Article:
THE CHOCOLATE MARKET

IN INDIA
CONTENT
1. Executive Summary ................................................................................................
23.
24.

Bibliography........................................................................................................
1. EXECUTIVE SUMMARY
Competition in India is dominated by Cadbury’s, Nestle and Amul (referred to as ‘Top 3’ brands of
cho...
2. SCOPE OF OUR STUDY
The scope of the report is to understand the domestic chocolate/confectionery market including
compe...
4. MARKET OVERVIEW
India is the fastest growing market globally for chocolate, posting the largest increase in volume sale...
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Deze studie van het FIT-kantoor in Mumbai biedt een helder overzicht van de Indiase markt voor chocolade en snoepgoed: de aanwezige spelers in binnen- en buitenland, hun portfolio, positionering, marktaandeel...Ontdek ook praktijkvoorbeelden hoe de markt te betreden. En lees ook meer over regels ivm douane en verpakkingen. Dit is slechts een verkorte versie van de marktstudie. Log gratis in op onze website en download de volledige marktstudie. www.flandersinvestmentandtrade.be

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Oktober 2013 markstudie india chocolates study extract

  1. 1. THE CHOCOLATE MARKET IN INDIA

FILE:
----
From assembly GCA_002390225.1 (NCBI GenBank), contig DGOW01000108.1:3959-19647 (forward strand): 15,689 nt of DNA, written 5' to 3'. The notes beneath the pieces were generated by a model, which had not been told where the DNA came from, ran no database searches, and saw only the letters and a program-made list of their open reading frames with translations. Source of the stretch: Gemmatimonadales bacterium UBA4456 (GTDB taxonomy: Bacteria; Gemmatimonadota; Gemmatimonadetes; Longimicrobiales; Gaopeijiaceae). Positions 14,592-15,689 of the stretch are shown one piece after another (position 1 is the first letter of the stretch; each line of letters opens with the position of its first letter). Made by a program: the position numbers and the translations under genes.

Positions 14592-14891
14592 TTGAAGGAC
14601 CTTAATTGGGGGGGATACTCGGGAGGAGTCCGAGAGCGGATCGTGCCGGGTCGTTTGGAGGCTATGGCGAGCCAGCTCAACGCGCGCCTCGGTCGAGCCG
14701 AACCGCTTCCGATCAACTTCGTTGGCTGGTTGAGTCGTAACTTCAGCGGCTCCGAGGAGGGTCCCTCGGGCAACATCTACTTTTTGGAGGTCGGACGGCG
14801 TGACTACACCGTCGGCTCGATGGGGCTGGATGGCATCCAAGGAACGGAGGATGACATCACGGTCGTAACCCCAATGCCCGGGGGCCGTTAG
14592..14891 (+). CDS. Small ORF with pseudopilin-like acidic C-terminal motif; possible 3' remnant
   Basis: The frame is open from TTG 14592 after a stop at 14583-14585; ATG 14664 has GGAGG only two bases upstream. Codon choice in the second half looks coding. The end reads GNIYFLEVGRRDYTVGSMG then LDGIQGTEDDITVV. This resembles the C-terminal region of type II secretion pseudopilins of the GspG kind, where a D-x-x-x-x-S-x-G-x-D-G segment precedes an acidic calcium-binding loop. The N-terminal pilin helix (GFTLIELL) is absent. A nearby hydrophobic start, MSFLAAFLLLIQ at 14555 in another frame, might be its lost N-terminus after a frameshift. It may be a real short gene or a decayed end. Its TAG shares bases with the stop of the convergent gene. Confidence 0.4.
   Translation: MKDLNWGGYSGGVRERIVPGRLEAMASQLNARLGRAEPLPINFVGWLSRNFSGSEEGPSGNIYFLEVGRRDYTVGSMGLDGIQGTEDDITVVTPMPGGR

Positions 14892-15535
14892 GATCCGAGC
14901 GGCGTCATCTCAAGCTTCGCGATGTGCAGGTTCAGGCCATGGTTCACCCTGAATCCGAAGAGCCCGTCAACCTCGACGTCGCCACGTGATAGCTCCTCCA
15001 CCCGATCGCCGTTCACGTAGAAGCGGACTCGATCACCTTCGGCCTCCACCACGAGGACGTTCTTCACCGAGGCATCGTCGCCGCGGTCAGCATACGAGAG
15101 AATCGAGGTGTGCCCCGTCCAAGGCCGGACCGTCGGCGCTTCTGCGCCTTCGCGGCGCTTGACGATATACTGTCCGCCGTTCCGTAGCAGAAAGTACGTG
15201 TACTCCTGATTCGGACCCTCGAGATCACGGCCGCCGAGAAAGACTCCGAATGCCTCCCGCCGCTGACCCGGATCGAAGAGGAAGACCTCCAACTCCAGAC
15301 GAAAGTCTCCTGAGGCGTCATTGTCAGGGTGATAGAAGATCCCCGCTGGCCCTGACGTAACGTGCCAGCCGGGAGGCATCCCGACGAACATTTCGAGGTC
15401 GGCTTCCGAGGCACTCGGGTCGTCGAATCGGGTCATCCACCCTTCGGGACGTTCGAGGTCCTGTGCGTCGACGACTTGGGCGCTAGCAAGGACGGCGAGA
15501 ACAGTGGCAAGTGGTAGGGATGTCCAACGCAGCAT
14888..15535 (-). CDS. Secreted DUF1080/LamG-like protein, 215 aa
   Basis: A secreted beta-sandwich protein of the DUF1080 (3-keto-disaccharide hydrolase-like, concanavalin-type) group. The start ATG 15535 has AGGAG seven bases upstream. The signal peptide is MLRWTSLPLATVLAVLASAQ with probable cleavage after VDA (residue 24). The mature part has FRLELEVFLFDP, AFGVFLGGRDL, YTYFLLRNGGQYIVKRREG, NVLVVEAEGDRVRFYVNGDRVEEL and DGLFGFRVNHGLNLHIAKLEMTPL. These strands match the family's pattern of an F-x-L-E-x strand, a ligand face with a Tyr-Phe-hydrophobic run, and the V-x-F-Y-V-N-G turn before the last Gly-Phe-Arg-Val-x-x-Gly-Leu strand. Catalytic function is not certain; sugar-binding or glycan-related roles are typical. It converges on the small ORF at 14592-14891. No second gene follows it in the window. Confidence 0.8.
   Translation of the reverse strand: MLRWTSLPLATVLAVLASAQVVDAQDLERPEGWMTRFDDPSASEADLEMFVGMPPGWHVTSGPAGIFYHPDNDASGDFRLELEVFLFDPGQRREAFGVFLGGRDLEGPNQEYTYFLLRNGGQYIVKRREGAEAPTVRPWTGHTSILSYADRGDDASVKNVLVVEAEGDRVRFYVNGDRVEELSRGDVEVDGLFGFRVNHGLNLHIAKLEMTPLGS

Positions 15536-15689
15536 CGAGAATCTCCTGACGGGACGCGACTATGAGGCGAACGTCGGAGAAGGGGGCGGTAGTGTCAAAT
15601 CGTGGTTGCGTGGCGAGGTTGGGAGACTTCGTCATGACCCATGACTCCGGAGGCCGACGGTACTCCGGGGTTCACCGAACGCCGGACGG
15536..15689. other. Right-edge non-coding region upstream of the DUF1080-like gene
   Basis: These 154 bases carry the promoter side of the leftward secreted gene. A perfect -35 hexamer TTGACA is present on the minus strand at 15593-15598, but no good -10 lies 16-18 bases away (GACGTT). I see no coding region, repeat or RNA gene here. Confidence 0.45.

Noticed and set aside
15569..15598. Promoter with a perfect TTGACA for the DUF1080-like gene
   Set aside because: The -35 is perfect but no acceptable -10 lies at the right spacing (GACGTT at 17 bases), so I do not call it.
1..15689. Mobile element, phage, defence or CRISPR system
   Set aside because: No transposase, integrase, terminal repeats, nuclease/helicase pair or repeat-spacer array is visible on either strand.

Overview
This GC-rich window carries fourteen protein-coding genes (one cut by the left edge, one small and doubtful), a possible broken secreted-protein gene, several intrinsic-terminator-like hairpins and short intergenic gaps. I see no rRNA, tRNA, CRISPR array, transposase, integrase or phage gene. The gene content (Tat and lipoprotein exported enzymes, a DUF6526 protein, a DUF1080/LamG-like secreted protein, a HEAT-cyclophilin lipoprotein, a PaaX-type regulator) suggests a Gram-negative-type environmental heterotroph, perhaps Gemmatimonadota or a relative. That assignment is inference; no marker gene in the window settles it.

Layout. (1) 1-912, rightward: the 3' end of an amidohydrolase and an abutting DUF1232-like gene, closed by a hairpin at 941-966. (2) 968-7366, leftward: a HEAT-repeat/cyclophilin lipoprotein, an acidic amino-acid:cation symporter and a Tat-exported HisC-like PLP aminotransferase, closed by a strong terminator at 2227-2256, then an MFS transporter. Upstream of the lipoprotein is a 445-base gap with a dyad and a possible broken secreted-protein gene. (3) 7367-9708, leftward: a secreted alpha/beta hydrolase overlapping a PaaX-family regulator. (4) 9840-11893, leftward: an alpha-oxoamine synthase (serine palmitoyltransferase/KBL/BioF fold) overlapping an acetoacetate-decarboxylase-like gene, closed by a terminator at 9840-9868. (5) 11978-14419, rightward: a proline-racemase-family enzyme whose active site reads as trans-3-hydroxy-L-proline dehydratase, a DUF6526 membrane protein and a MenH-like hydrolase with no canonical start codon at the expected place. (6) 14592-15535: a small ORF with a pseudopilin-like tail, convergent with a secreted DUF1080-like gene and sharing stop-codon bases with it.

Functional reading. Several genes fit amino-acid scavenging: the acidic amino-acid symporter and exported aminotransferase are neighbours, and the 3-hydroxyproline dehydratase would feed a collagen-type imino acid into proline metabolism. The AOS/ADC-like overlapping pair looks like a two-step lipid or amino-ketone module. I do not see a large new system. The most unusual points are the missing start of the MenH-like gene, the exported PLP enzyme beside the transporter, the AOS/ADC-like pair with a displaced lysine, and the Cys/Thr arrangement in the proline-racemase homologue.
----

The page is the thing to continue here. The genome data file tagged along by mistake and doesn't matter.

2. 2. CONTENT 1. Executive Summary ......................................................................................................................... 5 2. Scope of our Study .......................................................................................................................... 6 3. Methodology ................................................................................................................................... 6 4. Market Overview ............................................................................................................................. 7 5. Global Market Versus The Indian Market For Chocolates .............................................................. 8 6. Market Segmentation...................................................................................................................... 9 7. Chocolate Market Share ................................................................................................................ 10 8. Domestic Brands............................................................................................................................ 10 8.1. Amul ...................................................................................................................................... 10 8.2. Cadbury ................................................................................................................................. 10 8.3. Nestle..................................................................................................................................... 11 9. Imported Brands............................................................................................................................ 12 9.1. Ferrero Rocher....................................................................................................................... 12 9.2. Mars Chocolate ..................................................................................................................... 12 10. Competitor Analysis .................................................................................................................. 12 10.1. Leonidas............................................................................................................................. 12 10.2. Lindt And Sprungli ............................................................................................................. 13 10.3. Toblerone .......................................................................................................................... 14 11. Market Check ............................................................................................................................ 14 11.1. Retail Market Feedback ..................................................................................................... 14 11.2. Belgian Chocolate In India ................................................................................................. 15 11.3. Product Range And Pricing In India ................................................................................... 16 11.4. Target Customer Market ................................................................................................... 18 12. Mode Of Entry Into India ........................................................................................................... 19 13. Setting Up An Office In India ..................................................................................................... 20 14. Business Models In India –Chocolate Industry .......................................................................... 21 14.1. Importer / Distributor Model – United Distributors ......................................................... 21 14.2. Setting Up Manufacturing In India - Puratos ..................................................................... 21 15. Chocolate Academy – Barry Callebaut ...................................................................................... 22 16. Private Equity Investments In Food And Beverage ................................................................... 23 17. Belgian Investments In India ..................................................................................................... 24 18. Customs And Import Procedure ................................................................................................ 25 18.1. Illustration Of Duty Calculation ......................................................................................... 25 18.2. Customs Attaché In New Delhi .......................................................................................... 25 18.3. Import Procedures............................................................................................................. 26 18.4. Green Channel Facility....................................................................................................... 27 18.5. Labelling............................................................................................................................. 27 18.6. Regulations ........................................................................................................................ 27 18.7. Standards For Imported Products ..................................................................................... 28 18.8. Labels And Consumers ...................................................................................................... 28 18.9. Future Action ..................................................................................................................... 28 18.10. EU-India Free Trade Agreement ........................................................................................ 30 19. Outlook For Chocolate Manufacturers Looking At India........................................................... 31 19.1. Sustainability ..................................................................................................................... 31 19.2. Innovation.......................................................................................................................... 32 19.3. Health ................................................................................................................................ 32 19.4. Eventing ............................................................................................................................. 32 20. Industry Contacts ...................................................................................................................... 33 21. Related Exhibitions .................................................................................................................... 41 22. Industry Associations And Related Bodies ................................................................................ 41 The Chocolate Market in India _________________________________________________________________________________ 3